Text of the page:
So from our perspective, the neighbors and their neighbors will use this as an opportunity to do probably four things in the declaration like that: reiterate a shared commitment to sovereignty, as I just noted; second, endorse a transition to Afghan security leadership; also endorse Afghan efforts for a political solution; and then fourth, to build towards a sustainable Afghan economy that can help to achieve the New Silk Road regional economic vision.

Coming out of Istanbul, we will then have the third this year meeting of the International Contact Group. This was the group that Ambassador Holbrooke helped launch, which now has 50 members – member countries, all with SRAPs, and we will be meeting in Astana in mid-March. All three of these meetings have been held in OIC countries this year, I think quite significantly, and will serve as a preparatory meeting for Bonn.

And then in Bonn, whereas Istanbul is quite focused on the regional security piece – and indeed, the title of it is Security and Cooperation in the Heart of Asia – Bonn will have a broader theme of both the economic regional integration as well as the political integration, and it will obviously be attended by many, many participants. We’re expecting 85 countries, 15 international organizations to be in Bonn for the 10th anniversary of the Bonn Agreement in 2001. And what we expect in Bonn, fairly briefly, is, in addition to anything that may be done on the specifics of civilian transition or reintegration process, we hope that we will be able – the international community will be able to welcome the regional initiatives, and particularly whatever is achieved in Istanbul on the security side. And then also to get into more specifics about Afghanistan’s own vision for sustained economic growth and how it will continue to be viable with reduced dependence on foreign assistance. We expect that that will be through private sector-led growth and increased regional economic integration. And then they’ll also report on progress it’s making and pursuing its priorities to achieve a political solution to the conflict. And then we hope that the international community, as it did in London and Kabul and Lisbon, will continue to offer broad support to an Afghan-led reconciliation process. Bonn will notably be the first time the Afghan Government will chair a major international conference on its own.

And then emerging from Bonn – and we see these series of conferences as building on each other – one, allowing us – allowing the international community to get more specific and more focused per each conference. And then, again, as part of this continuum, we see it paving the way for international events in 2012, some of which have not yet been defined and nailed down but will likely be over the course of the next month, but certainly including the next RECCA conference, the Regional Economic Cooperation Conference on Afghanistan, which will be held in Dushanbe in March, and then most notably the NATO summit in Chicago in May. So anyway, I wanted to make sure that we painted the overall picture for you from roughly this summer through next spring, But the importance of Istanbul and Bonn within that, and then also where we’re headed both on the specifics of the economic and political regional integration and also the relative roles for the neighbors versus the rest of the international community. That’s all I’ll say, and then welcome questions.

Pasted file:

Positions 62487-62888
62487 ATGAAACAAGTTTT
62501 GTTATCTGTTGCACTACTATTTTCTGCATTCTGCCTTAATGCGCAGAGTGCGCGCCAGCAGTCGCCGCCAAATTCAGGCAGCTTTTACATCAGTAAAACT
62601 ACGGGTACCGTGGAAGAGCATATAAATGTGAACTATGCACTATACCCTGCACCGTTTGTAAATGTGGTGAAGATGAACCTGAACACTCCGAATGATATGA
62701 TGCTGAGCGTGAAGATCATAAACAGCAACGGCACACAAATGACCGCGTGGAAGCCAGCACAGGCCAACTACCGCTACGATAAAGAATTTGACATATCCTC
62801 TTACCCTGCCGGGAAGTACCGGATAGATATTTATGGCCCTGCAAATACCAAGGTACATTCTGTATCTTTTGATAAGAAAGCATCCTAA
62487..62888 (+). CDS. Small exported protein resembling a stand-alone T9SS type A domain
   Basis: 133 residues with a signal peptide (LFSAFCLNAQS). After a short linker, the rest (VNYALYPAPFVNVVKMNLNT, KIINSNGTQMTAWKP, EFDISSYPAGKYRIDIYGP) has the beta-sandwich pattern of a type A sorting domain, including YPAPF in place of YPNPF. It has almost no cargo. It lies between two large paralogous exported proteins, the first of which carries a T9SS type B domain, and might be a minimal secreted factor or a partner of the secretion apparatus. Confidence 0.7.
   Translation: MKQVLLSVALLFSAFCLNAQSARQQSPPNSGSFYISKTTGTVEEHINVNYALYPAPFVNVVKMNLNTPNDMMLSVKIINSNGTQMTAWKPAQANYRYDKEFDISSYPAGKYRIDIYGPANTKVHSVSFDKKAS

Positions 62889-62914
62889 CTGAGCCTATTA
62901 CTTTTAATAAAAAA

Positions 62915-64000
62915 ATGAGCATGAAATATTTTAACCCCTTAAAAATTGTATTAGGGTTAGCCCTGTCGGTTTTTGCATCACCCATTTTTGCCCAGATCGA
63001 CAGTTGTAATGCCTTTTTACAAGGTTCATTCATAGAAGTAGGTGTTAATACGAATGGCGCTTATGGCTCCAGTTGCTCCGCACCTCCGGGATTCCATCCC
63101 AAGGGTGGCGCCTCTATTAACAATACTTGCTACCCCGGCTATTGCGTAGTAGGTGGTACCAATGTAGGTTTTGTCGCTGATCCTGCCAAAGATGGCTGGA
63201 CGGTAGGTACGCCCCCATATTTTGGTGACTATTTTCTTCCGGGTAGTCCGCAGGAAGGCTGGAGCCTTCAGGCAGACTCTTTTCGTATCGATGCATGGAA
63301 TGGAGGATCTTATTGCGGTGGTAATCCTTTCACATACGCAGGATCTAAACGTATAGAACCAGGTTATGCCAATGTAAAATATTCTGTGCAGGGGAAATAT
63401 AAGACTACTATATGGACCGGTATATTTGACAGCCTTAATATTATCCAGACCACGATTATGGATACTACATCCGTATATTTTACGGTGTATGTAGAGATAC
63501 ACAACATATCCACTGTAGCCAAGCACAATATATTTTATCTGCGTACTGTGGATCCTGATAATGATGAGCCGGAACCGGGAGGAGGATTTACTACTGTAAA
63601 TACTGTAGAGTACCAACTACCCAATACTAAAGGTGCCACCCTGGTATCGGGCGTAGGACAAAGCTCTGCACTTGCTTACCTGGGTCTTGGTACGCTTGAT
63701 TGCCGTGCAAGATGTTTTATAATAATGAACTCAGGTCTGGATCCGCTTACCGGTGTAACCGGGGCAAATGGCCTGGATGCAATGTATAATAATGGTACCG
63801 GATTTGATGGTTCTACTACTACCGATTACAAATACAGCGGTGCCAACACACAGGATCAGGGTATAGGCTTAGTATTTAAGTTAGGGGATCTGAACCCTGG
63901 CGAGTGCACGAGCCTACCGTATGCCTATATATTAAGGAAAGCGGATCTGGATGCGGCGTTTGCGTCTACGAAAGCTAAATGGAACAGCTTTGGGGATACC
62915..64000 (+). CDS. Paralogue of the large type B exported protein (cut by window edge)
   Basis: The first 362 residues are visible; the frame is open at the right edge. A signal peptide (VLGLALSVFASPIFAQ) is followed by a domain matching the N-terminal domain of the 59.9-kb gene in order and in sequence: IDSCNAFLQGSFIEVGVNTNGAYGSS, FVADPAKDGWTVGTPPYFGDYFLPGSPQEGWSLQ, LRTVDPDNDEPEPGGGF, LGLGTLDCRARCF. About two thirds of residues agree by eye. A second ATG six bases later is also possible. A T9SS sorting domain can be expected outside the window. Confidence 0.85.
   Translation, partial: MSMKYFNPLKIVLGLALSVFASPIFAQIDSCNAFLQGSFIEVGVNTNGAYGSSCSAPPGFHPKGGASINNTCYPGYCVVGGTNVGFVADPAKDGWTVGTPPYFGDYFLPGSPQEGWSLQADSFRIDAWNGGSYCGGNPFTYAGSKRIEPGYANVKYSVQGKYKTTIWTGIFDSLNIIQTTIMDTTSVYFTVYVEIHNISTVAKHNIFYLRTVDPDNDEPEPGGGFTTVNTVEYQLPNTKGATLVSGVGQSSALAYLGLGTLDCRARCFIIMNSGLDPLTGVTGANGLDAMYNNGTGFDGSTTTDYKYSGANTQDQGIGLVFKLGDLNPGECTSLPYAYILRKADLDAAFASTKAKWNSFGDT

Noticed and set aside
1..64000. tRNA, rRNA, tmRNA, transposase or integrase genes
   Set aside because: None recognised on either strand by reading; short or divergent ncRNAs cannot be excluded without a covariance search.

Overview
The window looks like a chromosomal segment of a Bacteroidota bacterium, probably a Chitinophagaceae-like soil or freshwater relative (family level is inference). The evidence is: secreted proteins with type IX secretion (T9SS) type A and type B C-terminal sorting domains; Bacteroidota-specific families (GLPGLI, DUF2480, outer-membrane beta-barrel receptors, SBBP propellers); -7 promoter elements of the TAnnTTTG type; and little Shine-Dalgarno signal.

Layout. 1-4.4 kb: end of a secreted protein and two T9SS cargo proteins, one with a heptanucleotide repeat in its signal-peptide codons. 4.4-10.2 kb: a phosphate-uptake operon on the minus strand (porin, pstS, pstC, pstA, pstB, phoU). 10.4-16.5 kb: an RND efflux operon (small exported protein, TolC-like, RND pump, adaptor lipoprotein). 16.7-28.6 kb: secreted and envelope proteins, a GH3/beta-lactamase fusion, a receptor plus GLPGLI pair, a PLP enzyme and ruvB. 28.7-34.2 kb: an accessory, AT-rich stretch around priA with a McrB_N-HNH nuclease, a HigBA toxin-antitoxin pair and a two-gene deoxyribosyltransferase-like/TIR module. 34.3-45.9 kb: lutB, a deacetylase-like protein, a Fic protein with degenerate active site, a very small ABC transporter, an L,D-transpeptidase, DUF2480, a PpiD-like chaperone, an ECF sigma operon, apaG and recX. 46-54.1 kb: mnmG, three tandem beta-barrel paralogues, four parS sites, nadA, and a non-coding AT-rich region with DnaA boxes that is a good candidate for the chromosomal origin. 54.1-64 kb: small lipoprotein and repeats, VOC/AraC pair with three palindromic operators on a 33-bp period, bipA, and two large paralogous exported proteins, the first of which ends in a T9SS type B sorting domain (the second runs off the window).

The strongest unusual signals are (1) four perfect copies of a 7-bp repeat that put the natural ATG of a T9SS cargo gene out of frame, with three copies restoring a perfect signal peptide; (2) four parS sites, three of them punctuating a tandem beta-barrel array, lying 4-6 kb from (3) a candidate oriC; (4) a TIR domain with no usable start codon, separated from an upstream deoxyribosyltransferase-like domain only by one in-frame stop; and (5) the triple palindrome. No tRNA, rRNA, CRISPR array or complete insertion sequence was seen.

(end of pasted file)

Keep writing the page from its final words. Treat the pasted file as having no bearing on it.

MR. TONER: Great. Thanks a lot, [Senior Administration Official]. We’re ready for questions. Just a reminder to state your name and media affiliation. Ed?

OPERATOR: Thank you, sir. At this time, if you would like to ask a question, please press *1. That’s *1 to ask a question, *2 to withdraw your question, and one moment please.

The first one comes from Ilhan Tanir. Your line is open. State your affiliation, please.

QUESTION: Hi. This is Ilhan Tanir from Turkish daily Vatan. Sir, thanks for your insight for elaboration on the visit. Quick question: As I understand, Afghanistan and Turkey are the co-chairs now. Is there any way you can give us more information about how the working of the conference is going to be – means are – right now the countries, do you ask commitments, specific commitments, whether on economic side or the security side, and is all the offers come from the countries? Just basic, the working relationship within the conference. And second question is: Turkey specifically – I hope that you can answer this question as – since Secretary is going to be in Turkey, we were assuming that there will be other bilateral issues on the table, for example PKK attacks or what is going to be done with Syria. Is there any way you can give us some information on these two issues as well?